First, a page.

How cool is it to scan the Hollywood entertainment headlines and actually see a story on Ralph Bakshi?
In his time, Bakshi was a true provocateur in the field of animation. He made the big screen version of the Robert Crumb comic Fritz the Cat, as well as Heavy Traffic, Wizards, the animated version of Lord of the Rings, American Pop, and Fire and Ice.
Bakshi didn’t make animation for kids, in fact, Fritz the Cat and Heavy Traffic were initially X-rated in their day, and he always believed that animation could transcend children’s viewing, and be treated as seriously as any adult drama. Yet Bakshi always had a hard time toeing the line, and you can think of him as the Trey Parker / Matt Stone of his time who loved to shake things up and rattle people’s cages with his art.
After 1992’s Cool World with Brad Pitt, Bakshi stopped making movies, which was really a damn shame, but it’s not easy to stay in the animation game, especially when you have to compete with the big boys like Disney and Pixar. So I was very happy to see the news on Deadline that Bakshi is trying to come back, albeit with some help from Kickstarter.
Bakshi’s going to the public to try and raise money for The Last Days of Coney Island, and he also has Mathew Modine attached for voice talent. The project has a $165,000 goal, and as this story was being finalized it reached $68,875. This will be a short subject that takes place back in the 60’s where Coney Island New York is crowded with "crooked cops, broken hearts, jaded strippers, and singers." I like it already.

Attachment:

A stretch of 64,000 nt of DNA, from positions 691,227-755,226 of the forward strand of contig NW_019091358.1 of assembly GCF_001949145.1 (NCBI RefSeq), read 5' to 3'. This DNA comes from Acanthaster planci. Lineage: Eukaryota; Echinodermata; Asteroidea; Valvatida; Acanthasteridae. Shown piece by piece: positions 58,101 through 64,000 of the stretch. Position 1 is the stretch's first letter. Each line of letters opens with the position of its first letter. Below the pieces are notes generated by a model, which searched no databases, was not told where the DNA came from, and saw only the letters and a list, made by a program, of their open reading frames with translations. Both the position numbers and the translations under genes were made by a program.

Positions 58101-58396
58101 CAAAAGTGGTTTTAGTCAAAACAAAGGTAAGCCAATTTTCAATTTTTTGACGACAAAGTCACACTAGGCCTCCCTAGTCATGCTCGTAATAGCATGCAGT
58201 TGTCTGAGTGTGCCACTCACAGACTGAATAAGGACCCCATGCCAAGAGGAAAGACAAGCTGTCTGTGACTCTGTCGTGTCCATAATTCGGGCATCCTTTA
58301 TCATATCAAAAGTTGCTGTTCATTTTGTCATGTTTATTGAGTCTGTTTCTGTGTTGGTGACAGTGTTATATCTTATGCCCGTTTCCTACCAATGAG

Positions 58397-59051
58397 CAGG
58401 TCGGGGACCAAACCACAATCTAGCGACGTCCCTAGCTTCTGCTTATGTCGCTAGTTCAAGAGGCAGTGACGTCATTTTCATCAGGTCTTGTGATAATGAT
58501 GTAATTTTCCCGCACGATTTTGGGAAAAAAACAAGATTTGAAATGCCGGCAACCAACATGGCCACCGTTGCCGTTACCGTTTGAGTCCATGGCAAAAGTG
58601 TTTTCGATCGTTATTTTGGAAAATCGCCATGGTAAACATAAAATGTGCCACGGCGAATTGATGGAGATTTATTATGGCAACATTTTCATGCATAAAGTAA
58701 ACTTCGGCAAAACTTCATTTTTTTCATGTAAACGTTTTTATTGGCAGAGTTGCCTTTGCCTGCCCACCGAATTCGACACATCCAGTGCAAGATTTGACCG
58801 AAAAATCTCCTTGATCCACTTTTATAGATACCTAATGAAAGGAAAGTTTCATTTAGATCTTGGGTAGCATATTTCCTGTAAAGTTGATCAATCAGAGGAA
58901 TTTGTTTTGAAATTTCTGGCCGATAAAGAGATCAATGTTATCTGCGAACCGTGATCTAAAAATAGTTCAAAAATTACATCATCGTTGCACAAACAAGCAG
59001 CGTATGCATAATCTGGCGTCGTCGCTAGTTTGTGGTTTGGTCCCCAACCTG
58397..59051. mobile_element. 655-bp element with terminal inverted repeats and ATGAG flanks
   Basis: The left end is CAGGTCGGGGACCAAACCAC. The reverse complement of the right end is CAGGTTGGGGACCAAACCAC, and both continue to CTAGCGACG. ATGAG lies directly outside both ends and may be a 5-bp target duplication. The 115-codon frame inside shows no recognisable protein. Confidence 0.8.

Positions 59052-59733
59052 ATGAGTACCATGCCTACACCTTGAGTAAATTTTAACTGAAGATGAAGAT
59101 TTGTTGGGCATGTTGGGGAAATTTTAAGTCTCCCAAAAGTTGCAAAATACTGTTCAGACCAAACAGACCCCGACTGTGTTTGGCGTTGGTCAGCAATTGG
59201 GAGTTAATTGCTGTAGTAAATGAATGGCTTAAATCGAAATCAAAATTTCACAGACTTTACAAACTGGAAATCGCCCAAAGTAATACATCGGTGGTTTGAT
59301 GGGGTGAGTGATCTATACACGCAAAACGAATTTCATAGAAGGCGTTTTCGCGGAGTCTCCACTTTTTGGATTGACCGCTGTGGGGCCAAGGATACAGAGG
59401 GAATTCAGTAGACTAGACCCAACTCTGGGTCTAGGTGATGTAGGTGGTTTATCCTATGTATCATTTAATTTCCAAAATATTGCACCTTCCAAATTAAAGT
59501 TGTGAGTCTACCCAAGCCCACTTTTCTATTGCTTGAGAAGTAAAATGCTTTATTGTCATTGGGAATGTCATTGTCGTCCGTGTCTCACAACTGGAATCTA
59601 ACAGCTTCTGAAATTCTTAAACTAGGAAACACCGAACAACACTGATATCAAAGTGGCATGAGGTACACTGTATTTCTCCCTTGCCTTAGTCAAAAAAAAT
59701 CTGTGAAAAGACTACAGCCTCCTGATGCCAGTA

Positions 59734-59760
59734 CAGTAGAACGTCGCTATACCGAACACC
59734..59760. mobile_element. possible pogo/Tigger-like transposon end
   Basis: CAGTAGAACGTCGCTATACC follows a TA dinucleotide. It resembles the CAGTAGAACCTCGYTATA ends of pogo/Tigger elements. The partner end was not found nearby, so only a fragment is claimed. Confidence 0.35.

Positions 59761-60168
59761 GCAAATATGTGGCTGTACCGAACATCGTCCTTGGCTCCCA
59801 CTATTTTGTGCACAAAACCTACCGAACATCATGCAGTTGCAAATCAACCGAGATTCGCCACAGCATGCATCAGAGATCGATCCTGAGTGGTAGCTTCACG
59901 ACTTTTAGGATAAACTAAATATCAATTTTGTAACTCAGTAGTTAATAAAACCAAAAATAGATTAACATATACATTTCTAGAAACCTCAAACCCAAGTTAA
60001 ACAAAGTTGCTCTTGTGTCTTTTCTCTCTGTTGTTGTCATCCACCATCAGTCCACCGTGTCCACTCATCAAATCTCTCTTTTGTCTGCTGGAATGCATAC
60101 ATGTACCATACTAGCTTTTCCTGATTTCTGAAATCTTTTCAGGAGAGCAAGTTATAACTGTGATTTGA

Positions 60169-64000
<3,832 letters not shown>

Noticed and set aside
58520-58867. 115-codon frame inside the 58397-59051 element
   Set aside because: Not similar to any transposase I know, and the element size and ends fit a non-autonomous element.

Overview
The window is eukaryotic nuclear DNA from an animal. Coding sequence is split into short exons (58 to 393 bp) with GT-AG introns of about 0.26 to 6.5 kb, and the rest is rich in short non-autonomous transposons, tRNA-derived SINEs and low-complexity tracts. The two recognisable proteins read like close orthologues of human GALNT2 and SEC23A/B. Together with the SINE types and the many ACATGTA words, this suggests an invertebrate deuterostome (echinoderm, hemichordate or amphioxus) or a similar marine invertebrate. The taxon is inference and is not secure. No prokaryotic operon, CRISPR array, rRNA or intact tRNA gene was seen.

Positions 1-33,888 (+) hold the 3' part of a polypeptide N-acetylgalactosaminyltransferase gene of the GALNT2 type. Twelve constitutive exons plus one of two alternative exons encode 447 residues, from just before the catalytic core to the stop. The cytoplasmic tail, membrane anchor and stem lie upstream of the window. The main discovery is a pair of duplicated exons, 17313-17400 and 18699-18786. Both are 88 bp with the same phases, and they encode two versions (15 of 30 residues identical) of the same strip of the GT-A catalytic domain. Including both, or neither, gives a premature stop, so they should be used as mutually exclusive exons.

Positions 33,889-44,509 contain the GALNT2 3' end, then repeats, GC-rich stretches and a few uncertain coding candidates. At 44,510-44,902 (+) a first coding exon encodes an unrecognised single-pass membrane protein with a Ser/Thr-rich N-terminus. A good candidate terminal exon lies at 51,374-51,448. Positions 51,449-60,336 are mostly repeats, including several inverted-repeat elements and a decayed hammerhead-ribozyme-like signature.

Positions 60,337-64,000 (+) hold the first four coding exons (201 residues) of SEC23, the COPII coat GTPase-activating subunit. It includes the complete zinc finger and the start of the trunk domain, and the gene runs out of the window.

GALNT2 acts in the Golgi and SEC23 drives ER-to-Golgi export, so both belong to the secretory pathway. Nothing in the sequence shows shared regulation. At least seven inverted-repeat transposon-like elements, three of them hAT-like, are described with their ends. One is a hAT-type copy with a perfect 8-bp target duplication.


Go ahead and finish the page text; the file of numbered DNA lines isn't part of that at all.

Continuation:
As it turns out, Modine is a big Bakshi fan, and found out about this project by accident while looking around on Kickstarter. Modine would also like to bring in some friends to help out with voice acting, namely Jack Nicholson, Abel Ferrara, and Quentin Tarantino.
The goal is to have the short make its debut in December, and there will hopefully be more after the first installment. There’s also the hope this could turn into a feature, or revitalize interest in Bakshi to where he could make a full blown feature again. Whether working long form or short form, it’s good to have Bakshi back, and here’s hoping he can teach those young whippersnappers like Parker and Stone and Seth MacFarlane a thing or two about shaking up the world of animation.